Establishing a positive classroom culture, one that celebrates the uniqueness of each student is easier said than done. Past prompts posed of “What makes you unique?” will most likely fall flat among a class of third grade students.
Why not bring to the surface how we, as individuals, organize information in our minds?
Provide each student one small piece of white paper. (A piece of paper cut into quarters works nicely)
Launch task: Ask students to draw a rainbow. Stress that it’s important that no one sees you create it. (In my own class, some students grabbed clipboards and scurried around the room, others set up mini barricades on their desks) Once created, display the rainbows. Celebrate the subtle differences without identifying who drew the rainbow. Explain that just as each student visualized the rainbow, first in their minds, they used that to create their representation of the rainbow. This process is also at play when learning math, science, english language arts, foreign language, etc.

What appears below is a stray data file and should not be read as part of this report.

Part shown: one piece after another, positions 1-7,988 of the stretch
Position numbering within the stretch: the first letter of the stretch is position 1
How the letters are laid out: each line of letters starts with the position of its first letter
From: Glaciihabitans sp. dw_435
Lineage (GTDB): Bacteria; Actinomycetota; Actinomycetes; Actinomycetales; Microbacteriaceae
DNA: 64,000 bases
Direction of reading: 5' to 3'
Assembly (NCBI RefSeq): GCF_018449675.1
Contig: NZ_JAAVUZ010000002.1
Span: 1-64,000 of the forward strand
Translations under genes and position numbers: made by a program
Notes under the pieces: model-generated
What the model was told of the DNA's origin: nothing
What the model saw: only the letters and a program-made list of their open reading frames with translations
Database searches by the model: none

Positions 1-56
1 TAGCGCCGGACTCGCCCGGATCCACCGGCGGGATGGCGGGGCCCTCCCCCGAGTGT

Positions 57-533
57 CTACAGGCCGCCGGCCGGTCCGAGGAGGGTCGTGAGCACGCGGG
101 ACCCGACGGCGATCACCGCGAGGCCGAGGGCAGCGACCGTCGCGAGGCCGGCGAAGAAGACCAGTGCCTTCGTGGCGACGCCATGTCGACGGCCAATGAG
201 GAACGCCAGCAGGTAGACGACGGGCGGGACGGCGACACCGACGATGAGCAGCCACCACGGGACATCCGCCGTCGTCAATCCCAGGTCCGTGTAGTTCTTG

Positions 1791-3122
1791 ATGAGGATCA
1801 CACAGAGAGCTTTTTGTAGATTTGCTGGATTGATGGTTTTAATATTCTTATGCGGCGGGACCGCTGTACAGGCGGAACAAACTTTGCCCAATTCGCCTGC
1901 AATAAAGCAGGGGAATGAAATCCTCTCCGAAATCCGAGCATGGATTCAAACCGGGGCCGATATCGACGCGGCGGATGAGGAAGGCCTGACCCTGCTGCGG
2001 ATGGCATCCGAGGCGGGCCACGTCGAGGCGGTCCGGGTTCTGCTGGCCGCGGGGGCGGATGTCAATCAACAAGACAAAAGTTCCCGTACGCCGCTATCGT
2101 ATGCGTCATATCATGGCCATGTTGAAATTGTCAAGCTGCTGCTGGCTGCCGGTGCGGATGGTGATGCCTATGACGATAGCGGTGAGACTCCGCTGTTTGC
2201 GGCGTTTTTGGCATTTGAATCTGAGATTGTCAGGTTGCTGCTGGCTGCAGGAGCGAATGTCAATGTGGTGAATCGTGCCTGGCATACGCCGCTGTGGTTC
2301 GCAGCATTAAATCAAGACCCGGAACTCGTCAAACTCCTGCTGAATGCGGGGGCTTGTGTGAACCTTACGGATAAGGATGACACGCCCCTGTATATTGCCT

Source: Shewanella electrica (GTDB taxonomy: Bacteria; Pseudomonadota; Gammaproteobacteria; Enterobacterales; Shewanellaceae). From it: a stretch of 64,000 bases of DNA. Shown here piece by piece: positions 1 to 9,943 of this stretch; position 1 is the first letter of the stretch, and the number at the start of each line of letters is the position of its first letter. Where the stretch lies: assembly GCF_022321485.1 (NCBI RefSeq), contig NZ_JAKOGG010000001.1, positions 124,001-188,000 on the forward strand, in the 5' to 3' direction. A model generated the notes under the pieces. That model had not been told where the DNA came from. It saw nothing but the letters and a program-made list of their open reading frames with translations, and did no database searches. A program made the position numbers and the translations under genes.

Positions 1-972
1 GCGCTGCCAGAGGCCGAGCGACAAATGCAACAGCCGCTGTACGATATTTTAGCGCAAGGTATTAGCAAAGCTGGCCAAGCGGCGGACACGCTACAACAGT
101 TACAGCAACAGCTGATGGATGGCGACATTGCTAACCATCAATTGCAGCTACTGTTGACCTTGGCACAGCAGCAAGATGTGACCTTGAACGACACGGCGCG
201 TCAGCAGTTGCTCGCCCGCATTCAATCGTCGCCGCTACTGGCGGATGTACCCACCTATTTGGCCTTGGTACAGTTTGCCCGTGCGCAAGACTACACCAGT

Next: Call students over in pairs to work, ask them to cut the days of the week from a pre-printed piece of paper. Give them the skill of how to do this quickly, by turning the paper on the side, making pre-cuts between the words, then cutting lengthwise.
Then: When the paper has been cut, ask the students to close their eyes and picture the days of the week, when they open their eyes, they should place the strips of paper on the table the way they see them in their mind.
After: Ask students to turn and talk about what they notice about how the other organized their papers. Did they notice something similar to their own? What was different?
Transfer applications: Constructing tables when collecting data in science and mathematics; visual presentations, creating a character for a narrative. (For me, our next step was constructing a data table when asking “How many drops of fresh water can fit on top of a penny”? - taking time to see how each student might record their data so they know I value their methods)